Everyone likes to pull for the underdog. From sports to romantic comedies to real life, something in our nature wants the weaker opponent to win. Perhaps we do so because, at some point or another, we’ve all been in situations where failure seemed guaranteed. One year, my high-school basketball team made it to the championship game of the region tournament. We had had a fairly successful season leading up to the tournament, but the team we were facing in the final round was taller, faster, and stronger. To an unbiased observer, it seemed there was no way we could win; we fully expected to lose. Despite the odds, we beat the undefeated Patriots at the buzzer. I will never forget that game or the way I felt after the final horn sounded for the rest of my life. They should have blown us out of the water, but we were the champions, and shocking everyone in that gym who had pinned us as the inferior team was an indescribable experience.
I said that we fully expected to lose that night, but that is not entirely true. We certainly did leading up to the game, but when we gathered in the locker room thirty minutes before warm-ups, our coach handed each of us a rock and read us the story of David and Goliath. Like most people, we had all heard this story many times, but it struck us in a new way that night. I won’t retell the entire story here, but I do want to focus on the attitudes of the key characters in their quest to overcome their giant opponent.
Goliath was able to defeat the Israelites with fear alone. He was between 8’5 and 9’2 tall, and his armor and weapons weighed between 150 and 200 pounds. Every day for forty days, he would mock the Israelites and challenge them to fight him. 1 Samuel 17:11 says, “When Saul and all Israel heard these words of the Philistine, they were dismayed and greatly afraid. Satan uses the same strategy against us. As we face our own “giants, he tries to make us feel afraid, inadequate, and defeated before we even begin our battles. However, as David shows us in this story, we have access to a supernatural boldness and confidence that will lead us to victory.
Saul’s reaction to Goliath’s taunting is very telling. At one point, Saul had been known as a fierce, successful military leader; he stood head and shoulders above the other men of Israel. When Goliath demanded that they send someone down to fight him, Saul was the logical choice, but when Saul heard Goliath’s words, he was terrified. In the previous chapter, we read that the Spirit of the Lord departed from Saul. It is no coincidence that Saul’s bravery left him at the same time. The Holy Spirit gives us courage and confidence; without Him, we are weak, cowardly, fearful, and defeated before we begin.
David’s reaction to Goliath’s taunting is equally telling. In sharp contrast to Saul, this little shepherd boy is full of bold courage. This isn’t arrogant bravado; he doesn’t say, “I’m not scared of that giant; killing him will be no problem! Let me at him! Rather, his utmost concern is the Lord’s cause. He deems it as more important than his own personal safety, glory, and honor. David’s perspective and courage came from his genuine relationship with God. God was as real to him as Saul and Goliath, and His cause and honor were worth fighting for. Because of this, he said to Saul “Let no man’s heart fail because of him; your servant will go and fight with this Philistine.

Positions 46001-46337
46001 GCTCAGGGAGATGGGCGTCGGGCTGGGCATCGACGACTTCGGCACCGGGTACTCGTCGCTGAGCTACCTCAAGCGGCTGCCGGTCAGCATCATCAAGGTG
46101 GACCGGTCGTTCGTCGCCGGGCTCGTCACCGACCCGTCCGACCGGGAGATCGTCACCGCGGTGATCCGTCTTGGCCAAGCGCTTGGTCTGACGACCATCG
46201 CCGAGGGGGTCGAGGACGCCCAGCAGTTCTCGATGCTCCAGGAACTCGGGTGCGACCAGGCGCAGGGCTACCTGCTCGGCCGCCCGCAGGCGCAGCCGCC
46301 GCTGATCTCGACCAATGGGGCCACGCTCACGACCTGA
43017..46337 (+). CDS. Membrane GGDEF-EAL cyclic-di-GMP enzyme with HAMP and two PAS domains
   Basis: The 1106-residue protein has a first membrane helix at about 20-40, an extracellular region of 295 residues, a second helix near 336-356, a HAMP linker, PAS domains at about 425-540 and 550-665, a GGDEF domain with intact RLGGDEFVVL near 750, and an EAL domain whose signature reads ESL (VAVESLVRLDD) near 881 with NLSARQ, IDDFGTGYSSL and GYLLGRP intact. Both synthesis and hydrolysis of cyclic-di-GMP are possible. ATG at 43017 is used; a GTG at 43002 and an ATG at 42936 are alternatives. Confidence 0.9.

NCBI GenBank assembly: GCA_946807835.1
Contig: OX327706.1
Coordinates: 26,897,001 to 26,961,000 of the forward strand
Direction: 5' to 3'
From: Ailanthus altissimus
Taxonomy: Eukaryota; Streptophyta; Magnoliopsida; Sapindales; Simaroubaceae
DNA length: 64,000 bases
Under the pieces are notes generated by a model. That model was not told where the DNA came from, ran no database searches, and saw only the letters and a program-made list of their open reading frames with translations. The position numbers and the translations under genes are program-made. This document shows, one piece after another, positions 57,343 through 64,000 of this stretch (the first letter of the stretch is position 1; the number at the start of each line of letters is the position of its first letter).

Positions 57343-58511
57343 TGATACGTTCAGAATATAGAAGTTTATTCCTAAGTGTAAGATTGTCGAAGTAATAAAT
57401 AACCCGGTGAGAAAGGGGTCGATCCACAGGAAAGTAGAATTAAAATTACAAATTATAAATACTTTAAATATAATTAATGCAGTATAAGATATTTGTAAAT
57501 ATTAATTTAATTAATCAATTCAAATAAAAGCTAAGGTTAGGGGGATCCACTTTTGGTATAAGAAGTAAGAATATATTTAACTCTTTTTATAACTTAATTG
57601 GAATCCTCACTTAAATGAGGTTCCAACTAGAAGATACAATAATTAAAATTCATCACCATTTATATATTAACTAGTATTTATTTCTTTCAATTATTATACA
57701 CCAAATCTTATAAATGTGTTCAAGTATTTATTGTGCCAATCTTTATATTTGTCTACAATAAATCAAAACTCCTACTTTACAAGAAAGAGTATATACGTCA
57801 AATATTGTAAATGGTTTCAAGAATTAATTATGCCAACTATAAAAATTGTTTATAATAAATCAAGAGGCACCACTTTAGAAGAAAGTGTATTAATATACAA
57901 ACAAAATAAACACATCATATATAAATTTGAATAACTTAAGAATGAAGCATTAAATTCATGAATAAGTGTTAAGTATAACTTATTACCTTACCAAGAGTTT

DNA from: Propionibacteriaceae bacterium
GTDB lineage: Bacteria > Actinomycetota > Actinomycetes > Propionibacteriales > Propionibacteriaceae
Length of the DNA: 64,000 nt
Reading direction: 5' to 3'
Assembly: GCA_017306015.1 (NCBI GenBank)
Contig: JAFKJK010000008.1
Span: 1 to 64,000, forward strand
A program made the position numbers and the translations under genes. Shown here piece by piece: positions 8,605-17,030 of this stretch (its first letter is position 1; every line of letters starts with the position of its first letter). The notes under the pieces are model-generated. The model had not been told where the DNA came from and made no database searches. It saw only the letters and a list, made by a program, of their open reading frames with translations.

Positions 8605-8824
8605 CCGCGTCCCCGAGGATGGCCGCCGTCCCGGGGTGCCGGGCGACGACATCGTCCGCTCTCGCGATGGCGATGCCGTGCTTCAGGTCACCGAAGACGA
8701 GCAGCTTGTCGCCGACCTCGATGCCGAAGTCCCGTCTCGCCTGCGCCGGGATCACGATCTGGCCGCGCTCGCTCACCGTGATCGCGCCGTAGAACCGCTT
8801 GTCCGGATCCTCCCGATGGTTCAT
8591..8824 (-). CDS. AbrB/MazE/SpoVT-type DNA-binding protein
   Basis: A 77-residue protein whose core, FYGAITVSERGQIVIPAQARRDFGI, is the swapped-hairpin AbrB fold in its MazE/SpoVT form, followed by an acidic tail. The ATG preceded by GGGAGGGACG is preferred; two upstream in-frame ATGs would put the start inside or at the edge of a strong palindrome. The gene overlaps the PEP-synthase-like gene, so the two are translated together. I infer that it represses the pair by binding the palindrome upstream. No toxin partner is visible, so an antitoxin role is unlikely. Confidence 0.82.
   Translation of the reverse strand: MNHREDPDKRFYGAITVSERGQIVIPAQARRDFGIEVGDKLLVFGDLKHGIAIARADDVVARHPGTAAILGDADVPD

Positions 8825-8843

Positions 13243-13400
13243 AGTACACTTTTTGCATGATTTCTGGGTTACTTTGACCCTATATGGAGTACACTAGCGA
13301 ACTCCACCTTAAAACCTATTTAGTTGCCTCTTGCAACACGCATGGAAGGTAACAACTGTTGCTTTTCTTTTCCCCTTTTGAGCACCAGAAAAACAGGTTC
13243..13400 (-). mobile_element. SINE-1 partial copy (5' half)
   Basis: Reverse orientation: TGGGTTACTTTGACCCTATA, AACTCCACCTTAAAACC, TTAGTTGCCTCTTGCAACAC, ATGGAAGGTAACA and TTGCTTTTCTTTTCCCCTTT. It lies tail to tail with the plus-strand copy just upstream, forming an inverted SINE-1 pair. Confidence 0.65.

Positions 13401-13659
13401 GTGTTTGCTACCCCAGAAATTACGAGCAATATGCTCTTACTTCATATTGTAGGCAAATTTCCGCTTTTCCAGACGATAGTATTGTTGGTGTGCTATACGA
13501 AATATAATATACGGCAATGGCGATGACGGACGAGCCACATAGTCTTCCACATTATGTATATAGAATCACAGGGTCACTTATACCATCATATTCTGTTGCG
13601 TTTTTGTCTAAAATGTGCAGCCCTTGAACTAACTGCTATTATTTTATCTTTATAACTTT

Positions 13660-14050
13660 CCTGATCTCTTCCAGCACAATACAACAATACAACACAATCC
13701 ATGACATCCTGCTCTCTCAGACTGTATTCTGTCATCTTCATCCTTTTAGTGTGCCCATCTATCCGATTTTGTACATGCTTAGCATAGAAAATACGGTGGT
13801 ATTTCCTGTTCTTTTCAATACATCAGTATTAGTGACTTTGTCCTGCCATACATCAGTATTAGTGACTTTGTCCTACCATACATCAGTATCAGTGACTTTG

David’s bold courage progresses as the story develops. Initially, he said someone should fight Goliath (1 Samuel 17:26,29). Next, he said he would fight Goliath (1 Samuel 17:32). Finally, he said he will defeat Goliath (1 Samuel 17:36). David had full confidence in the Lord. He recalled that God had saved him from lions and bears during his time as a shepherd, and he firmly believed that God would deliver him in the same manner against Goliath… and He did! He led David’s footsteps as he approached Goliath, He guided the stone through the air into Goliath’s forehead, and He enabled David to behead Goliath with his own sword. He didn’t use the thousands of Israelite soldiers who had been frozen in fear at the scene of the battle for forty days; he used David’s passion, bravery, and willingness to secure His victory.
Hearing these words and holding those rocks in our hands in the little locker room in Louisville, Georgia that night, my teammates and I felt emboldened to take on our giant. We knew we could accomplish what seemed impossible, and we did. God is not limited by our expectations or our doubts; He is infinitely greater and wiser than that. I don’t know what giants you are facing, but I do know that God is stronger. God may deliver you from trials or in the midst of trials, but He will deliver you if you are His child.
Some of our PAYH boys will have a chance to fight their own giants this summer as we kick off our 2017 Cycling Challenge. From July 17-22, they will cycle 500 miles across South Georgia and Central Florida. The days will be long, the heat will be intense, and the cramps will be nagging. Their mental and physical strength will be tested each minute of each day, and there will be moments when they are tempted to forget the months they have spent training and quit. But as they persevere, they will see that nothing compares to the satisfaction of setting a difficult goal and reaching it. By overcoming the challenge of this ride, our young men find the strength and endurance they never knew they had and learn that through Christ they can do all things (Philippians 4:13). Keep up with their journey as they learn to defeat their giants at www.payhbikeride.com.
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